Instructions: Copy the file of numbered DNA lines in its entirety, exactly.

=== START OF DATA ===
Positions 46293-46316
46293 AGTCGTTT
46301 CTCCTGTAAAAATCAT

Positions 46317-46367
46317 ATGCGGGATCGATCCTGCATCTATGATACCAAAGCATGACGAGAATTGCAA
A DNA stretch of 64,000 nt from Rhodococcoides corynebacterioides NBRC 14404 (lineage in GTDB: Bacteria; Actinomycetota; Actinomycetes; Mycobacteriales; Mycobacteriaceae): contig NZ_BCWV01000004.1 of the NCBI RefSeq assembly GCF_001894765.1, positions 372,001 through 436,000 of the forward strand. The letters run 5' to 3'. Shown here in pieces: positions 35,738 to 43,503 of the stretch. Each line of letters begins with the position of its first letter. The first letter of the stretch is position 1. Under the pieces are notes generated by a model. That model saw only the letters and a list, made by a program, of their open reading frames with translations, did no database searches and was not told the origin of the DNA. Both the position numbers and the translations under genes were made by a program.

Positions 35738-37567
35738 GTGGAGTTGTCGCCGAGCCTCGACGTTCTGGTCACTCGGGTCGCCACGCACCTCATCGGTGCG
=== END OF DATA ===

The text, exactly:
Positions 46293-46316
46293 AGTCGTTT
46301 CTCCTGTAAAAATCAT

Positions 46317-46367
46317 ATGCGGGATCGATCCTGCATCTATGATACCAAAGCATGACGAGAATTGCAA
A DNA stretch of 64,000 nt from Rhodococcoides corynebacterioides NBRC 14404 (lineage in GTDB: Bacteria; Actinomycetota; Actinomycetes; Mycobacteriales; Mycobacteriaceae): contig NZ_BCWV01000004.1 of the NCBI RefSeq assembly GCF_001894765.1, positions 372,001 through 436,000 of the forward strand. The letters run 5' to 3'. Shown here in pieces: positions 35,738 to 43,503 of the stretch. Each line of letters begins with the position of its first letter. The first letter of the stretch is position 1. Under the pieces are notes generated by a model. That model saw only the letters and a list, made by a program, of their open reading frames with translations, did no database searches and was not told the origin of the DNA. Both the position numbers and the translations under genes were made by a program.

Positions 35738-37567
35738 GTGGAGTTGTCGCCGAGCCTCGACGTTCTGGTCACTCGGGTCGCCACGCACCTCATCGGTGCG